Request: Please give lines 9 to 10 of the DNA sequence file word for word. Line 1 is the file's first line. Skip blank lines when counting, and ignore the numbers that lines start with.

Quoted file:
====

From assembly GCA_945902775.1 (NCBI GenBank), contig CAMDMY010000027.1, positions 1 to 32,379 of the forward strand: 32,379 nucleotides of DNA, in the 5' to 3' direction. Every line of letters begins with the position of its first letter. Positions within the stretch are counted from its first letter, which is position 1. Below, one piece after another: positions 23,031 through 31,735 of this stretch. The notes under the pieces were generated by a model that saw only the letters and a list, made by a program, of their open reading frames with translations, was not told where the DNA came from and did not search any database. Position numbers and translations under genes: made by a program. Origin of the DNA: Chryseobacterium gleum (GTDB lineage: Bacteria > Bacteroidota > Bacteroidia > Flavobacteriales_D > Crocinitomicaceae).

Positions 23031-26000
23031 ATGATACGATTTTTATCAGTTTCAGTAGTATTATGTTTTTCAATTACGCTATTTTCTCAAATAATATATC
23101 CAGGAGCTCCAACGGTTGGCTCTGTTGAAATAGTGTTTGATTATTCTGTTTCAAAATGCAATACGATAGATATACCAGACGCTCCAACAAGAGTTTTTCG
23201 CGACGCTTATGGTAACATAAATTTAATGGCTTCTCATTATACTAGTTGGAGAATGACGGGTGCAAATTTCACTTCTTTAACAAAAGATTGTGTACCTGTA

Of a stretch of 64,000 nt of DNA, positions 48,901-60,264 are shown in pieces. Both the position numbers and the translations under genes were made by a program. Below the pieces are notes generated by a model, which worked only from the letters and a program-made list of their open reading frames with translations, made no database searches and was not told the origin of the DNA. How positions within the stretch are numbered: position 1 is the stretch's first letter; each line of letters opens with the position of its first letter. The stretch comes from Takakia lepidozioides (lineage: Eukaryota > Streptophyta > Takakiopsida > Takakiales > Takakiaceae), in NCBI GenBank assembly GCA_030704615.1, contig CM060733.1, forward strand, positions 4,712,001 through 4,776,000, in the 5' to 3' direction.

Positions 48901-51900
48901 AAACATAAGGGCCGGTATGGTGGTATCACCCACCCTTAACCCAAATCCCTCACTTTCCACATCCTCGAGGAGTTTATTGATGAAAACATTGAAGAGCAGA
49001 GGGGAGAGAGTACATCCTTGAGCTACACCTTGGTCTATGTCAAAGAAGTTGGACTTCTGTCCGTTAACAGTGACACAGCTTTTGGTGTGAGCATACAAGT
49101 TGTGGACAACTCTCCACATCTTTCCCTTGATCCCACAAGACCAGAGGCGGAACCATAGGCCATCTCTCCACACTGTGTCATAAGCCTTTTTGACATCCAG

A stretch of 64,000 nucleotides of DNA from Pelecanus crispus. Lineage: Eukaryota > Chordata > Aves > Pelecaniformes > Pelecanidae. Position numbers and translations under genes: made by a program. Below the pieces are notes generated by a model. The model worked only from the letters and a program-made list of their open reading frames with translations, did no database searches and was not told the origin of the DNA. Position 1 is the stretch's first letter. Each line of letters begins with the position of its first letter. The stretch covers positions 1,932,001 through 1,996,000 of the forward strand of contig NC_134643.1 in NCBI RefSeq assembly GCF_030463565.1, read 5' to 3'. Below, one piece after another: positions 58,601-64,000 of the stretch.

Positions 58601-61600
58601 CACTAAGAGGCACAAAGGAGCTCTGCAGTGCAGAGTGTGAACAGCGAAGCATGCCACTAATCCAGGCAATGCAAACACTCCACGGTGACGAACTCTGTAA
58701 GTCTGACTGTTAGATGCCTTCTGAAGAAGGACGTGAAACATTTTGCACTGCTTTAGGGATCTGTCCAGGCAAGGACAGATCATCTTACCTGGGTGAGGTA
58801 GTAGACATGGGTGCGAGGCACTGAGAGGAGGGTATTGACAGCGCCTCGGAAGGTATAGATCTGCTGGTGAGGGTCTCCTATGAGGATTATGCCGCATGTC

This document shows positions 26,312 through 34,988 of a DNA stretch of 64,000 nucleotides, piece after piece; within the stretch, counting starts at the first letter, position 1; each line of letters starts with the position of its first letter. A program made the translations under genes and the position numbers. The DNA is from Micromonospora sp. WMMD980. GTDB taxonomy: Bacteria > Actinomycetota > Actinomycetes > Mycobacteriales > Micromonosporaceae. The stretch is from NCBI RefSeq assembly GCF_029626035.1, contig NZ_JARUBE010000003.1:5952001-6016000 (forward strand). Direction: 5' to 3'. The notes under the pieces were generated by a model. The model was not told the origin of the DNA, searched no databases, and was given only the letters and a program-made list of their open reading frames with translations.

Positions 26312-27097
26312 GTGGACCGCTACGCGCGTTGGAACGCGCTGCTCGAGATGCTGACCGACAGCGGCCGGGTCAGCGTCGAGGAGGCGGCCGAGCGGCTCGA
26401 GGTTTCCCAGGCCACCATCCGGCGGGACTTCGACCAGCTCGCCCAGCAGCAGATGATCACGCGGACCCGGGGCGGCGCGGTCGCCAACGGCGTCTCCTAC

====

49001 GGGGAGAGAGTACATCCTTGAGCTACACCTTGGTCTATGTCAAAGAAGTTGGACTTCTGTCCGTTAACAGTGACACAGCTTTTGGTGTGAGCATACAAGT
49101 TGTGGACAACTCTCCACATCTTTCCCTTGATCCCACAAGACCAGAGGCGGAACCATAGGCCATCTCTCCACACTGTGTCATAAGCCTTTTTGACATCCAG